Monitor TeamViewer with MCAS
According to many reports and data, a series of attacks started in 2016 and is currently in progress, based on security vendors. TeamViewer confirms the undisclosed breach. This post, the Monitor TeamViewer Security issue with MCAS, will guide you on discovering the apps in your environment using Microsoft Cloud App Security.
Remote Tools – Security Issue
Hackers often rely on a few standard remote administration tools (RAT) to control victim systems from afar, as if they were sitting in front of them. Naturally, not all RATs work for all attacks, but hackers turn to some tools more often than others before moving on to more niche or resource-intensive options if necessary.
For example, Check Point researchers recently spotted a targeted attack against officials within government finance authorities and representatives in several embassies in Europe.
The attack, which starts with a malicious attachment disguised as a top-secret US document, weaponizes TeamViewer, the widespread remote access and desktop sharing software, to gain complete control of the infected computer.
By investigating the entire infection chain and attack infrastructure, we could track previous operations with many characteristics of this attack’s inner workings.
We also came across an online avatar of a Russian-speaking hacker, who seems to be in charge of the tools developed and used in this attack.
This article will discuss the infection chain, those targeted, the tools used, and a possible attribution to one of the hackers behind the attack. This attack is one of many breaches that occur with TeamViewer.
Another example from the last week is the Fxmsp Chat Logs Reveal the Hacked Antivirus Vendors. Below is a conversation about source code files for various products from antivirus companies Symantec, McAfee, and Trend Micro. The chat is between Fxmsp members:
TeamViewer is one of the world’s largest providers of remote control and desktop sharing software. Its services are used by millions of users and large corporations. Hackers have always targeted TeamViewer because of the access the company’s service can provide in the case of a successful breach.
Todays, a RAT is a security flaw because it allows you to take many actions, including delivering malicious code to the pc and gaining privileged access.
Some introduction, the Microsoft Cloud App Security (MCAS) is a critical component of the Microsoft Cloud Security Stack.
It’s a complete solution that can assist your organization as you move to take full advantage of the promise of cloud applications but keeps you in control through improved visibility into activity. It also helps increase the protection of critical data across cloud applications.
With tools that help uncover shadow IT, assess risk, enforce policies, investigate activities, and stop threats, your organization can more safely move to the cloud while maintaining control of critical data.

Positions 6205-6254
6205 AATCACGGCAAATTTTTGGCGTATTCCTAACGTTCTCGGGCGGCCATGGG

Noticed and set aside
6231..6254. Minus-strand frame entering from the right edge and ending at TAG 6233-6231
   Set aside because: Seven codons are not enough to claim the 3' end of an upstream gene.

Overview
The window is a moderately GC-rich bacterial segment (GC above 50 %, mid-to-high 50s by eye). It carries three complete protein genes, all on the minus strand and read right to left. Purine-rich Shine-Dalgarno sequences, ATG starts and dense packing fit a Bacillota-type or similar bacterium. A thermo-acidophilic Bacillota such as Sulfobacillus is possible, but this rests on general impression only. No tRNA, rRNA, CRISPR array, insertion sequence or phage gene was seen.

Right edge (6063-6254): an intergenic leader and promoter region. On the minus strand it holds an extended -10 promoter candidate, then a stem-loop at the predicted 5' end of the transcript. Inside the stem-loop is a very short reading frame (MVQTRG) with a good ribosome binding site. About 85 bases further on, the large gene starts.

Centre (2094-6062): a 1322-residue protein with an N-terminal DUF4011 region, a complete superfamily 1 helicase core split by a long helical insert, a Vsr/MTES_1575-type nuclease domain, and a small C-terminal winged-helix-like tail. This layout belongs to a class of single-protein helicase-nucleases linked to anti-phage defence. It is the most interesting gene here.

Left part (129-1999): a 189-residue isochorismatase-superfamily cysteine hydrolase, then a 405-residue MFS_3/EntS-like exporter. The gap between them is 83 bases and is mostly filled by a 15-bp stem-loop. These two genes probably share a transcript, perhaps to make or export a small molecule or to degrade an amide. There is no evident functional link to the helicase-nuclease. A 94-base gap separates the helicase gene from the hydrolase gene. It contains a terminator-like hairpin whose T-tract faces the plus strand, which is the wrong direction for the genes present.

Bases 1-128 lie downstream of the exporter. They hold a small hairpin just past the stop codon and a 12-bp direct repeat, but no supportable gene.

The Cloud App Security framework:
- Cloud Discovery – Discover all cloud use in your organization, including Shadow IT reporting and control and risk assessment.
- Data Protection – Monitor and control your data in the cloud by gaining visibility, enforcing DLP policies, alerting, and investigating.
- Threat Protection – Detect anomalous use and security incidents. Use behavioral analytics and advanced investigation tools to mitigate risk and set policies and alerts to achieve maximum control over network cloud traffic.
How to Discover TeamViewer
Note: you can’t prevent malware and identify bypassing attacks with TeamViewer detect tool or any other AV tool, so the way to handle this situation is to block TeamViewer.
With MCAS, you can discover, identify and respond to a specific application, including a Cloud application and on-premises application, and with our scenario, the TeamViewer app.
To discover a specific app with MCAS follows these steps:
- from the MCAS portal go the Cloud Discovery, or directly to the Discovered apps
- Then from the APPS field, search for the TeamViewer app, and then you will receive the information about TeamViewer in the discovered apps window
- once I choose the TeamViewer app, I can delve into the information with the following information:
- Use – get information such as Overview, Users, Total traffic, etc.
- Info – app description and rating
- IP address – the location from which the action was made
- Users – who are the users that use the app
- Alerts – view for they’ve if you’ve some rule or policy
for example, investigation for users and usage, you can view who users use this app, how much data they consume and forward, and what type of information has been part of this user consumption with the TeamViewer app.
Another example is to create a policy from the Discovery apps to alert the users using this app and suspend the users from Office 365 or apply other actions.
Next step, once you get all the information about TeamViewer apps, you can take additional action to prevent users from using TeamViewer and even block TeamViewer in your Firewall.
The most important is to check those files and those machines to rule out the possibility of some malicious files inside your network. With MCAS, you can discover which file was used and when.
The use of remote administration tools is daily with many devices such as AnyDESK, ShowMyPC, and others. The security issues with TeamViewer need to turn on a red light about all other RAT and IT remote tools.
The recommendation is to work with certified tools and prevent transferring files from the external network to the internal network.